California courts offer documents to help families take a long-term look at holidays and school vacations as they attempt to share the kids. One form lists common holidays that couples should consider as they determine their holiday visitation schedule, and allows parents to consider schedules for one particular year, or even for alternate years. Depending on location, work schedules, and circumstances, couples may contemplate a number of ways to deal with holiday visitation schedules:

  • Some couples divide important days by the hour. This way each parent gets to celebrate milestones with the children: One parent may enjoy breakfast and presents in the morning on Christmas Day, while the other has a family dinner that evening.
  • For parents who live significant distances away from one another, it sometimes makes more sense to split the holidays. One may get the kids for Thanksgiving, while the other has a significant chunk of time over the Christmas holidays.  
  • Many couples alternate where the children spend special days by odd and even years.  2018 may be Dad’s year for Christmas, but Mom gets the kids for the holiday in 2019.

Of course, most couples find that these and other scheduling strategies have to be adjusted and combined over time. That is because circumstances may change for one or both parties, the holiday schedule may interfere with regular visitation schedules, or children may become sick, interrupting a scheduled visit.

When the Holiday Visitation Schedule Conflicts with the Regular Schedule

It can be frustrating to be the parent whose visitation time is impacted negatively by a holiday visitation schedule, but parents need to understand that the holiday visitation schedule trumps any regular schedules, period. If kids spend time with parents on alternate weekends, in some cases, it could lead to more time than usual with a particular parent. For example, let us say December’s weekend schedule is Mom, Dad, Mom, Dad. In a particular year, Dad’s Christmas visitation occurs during Mom’s weekend three. So Mom loses that third weekend with the kids. And yes, Dad gets to keep the kids on his normal weekends, too, so he gets them three weeks in a row. Continue reading →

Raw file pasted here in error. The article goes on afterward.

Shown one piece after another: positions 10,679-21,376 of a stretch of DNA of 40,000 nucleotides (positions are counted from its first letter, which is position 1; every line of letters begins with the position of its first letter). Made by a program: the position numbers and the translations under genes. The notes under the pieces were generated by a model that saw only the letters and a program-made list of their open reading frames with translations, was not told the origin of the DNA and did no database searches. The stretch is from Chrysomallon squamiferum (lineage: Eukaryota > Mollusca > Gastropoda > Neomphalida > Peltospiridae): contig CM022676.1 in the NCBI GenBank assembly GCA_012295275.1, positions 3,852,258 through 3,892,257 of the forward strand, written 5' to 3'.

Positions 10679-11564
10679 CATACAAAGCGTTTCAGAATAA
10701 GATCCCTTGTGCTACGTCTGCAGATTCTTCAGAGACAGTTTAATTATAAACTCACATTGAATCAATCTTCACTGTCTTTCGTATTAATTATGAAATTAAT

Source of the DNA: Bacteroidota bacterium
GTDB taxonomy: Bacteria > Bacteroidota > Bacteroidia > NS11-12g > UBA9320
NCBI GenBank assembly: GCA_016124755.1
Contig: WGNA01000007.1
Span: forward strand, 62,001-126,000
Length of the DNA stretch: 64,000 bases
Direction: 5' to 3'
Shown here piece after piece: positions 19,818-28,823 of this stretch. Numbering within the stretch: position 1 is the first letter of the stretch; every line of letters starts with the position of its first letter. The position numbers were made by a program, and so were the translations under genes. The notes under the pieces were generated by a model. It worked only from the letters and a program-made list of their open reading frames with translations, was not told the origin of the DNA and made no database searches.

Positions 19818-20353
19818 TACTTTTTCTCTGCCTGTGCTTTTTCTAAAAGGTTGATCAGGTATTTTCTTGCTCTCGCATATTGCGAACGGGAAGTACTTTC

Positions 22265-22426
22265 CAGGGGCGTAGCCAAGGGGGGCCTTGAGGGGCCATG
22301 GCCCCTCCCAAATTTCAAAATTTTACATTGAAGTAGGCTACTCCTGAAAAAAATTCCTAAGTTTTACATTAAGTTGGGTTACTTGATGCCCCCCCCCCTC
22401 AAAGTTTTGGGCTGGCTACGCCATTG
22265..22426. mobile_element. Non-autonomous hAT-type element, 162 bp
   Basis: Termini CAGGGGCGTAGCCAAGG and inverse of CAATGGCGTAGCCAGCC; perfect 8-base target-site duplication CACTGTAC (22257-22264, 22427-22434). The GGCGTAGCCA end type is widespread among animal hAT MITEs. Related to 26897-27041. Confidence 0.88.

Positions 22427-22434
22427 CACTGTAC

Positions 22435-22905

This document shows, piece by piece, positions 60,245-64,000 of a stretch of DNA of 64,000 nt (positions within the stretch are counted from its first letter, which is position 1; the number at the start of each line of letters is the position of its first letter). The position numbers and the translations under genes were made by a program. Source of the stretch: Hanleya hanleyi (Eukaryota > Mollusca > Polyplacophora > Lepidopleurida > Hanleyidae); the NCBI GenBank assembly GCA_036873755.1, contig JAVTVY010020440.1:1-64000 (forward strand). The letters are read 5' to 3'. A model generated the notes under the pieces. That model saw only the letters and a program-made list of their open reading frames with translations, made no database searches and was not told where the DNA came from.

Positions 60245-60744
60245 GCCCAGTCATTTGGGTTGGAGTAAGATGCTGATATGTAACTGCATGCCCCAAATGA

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custody and same-sex divorceIf you are in a same-sex marriage and considering a divorce, you are entitled to a divorce with essentially the same procedural map as heterosexual couples. There are, however, potential complications related to child custody issues that may require additional attention. Seeking the help of a local divorce attorney could make the path ahead easier.

Same-Sex Couples and No-Fault Divorce

In California, getting a no-fault divorce is the norm. That means that neither party will be blamed or shamed, and assets will be equally divided. There is no reason to expect debt and asset issues to be any more or less complicated than they are for any other couple.

Same-Sex Couple Child Custody and Visitation

There could be, however, issues with child custody if only one partner has a biological or a legal connection to the children. Legal rights are determined based on several potential questions:

  • Was the child born into a civil union, domestic partnership, or marriage in California or in a state where parental rights are given to a non-biological parent?
  • Was the child legally adopted by the non-biological parent?
  • Did the parents jointly adopt the child?
  • Was the child conceived prior to marriage, but with the full intent of sharing child-rearing responsibilities?
  • Are both partners’ names on the birth certificate?
  • Can de-facto parentage be established?
  • Is the biological parent unfit, opening the option for a third-party custody petition (family code 3041)?

In some situations, a biological parent who is not involved in raising a child may have refused to waive parental rights, leaving no room for a stepparent adoption.  In other cases, children have already been adopted by one partner prior to the marriage. The new partner in the marriage is a step-parent. As a stepparent, one may have engaged in all the normal parenting activities and responsibilities that the children needed. Nevertheless, a step-parent’s legal standing with regard to custody is virtually non-existent under normal circumstances.  

Essentially, establishing parentage is the best way to be assured of the rights and responsibilities associated with being a parent, including gaining physical and/or legal custody, obtaining visitation rights, receiving or paying child support, and/or sharing childcare and medical costs.

On the other hand, even if parentage is not established, the court does have discretion to provide visitation under California Family Code Section 3100. While a step-parent may not have a legal claim to custody, reasonable visitation is clearly possible to anyone who has a vested interest in the welfare of the children. Continue reading →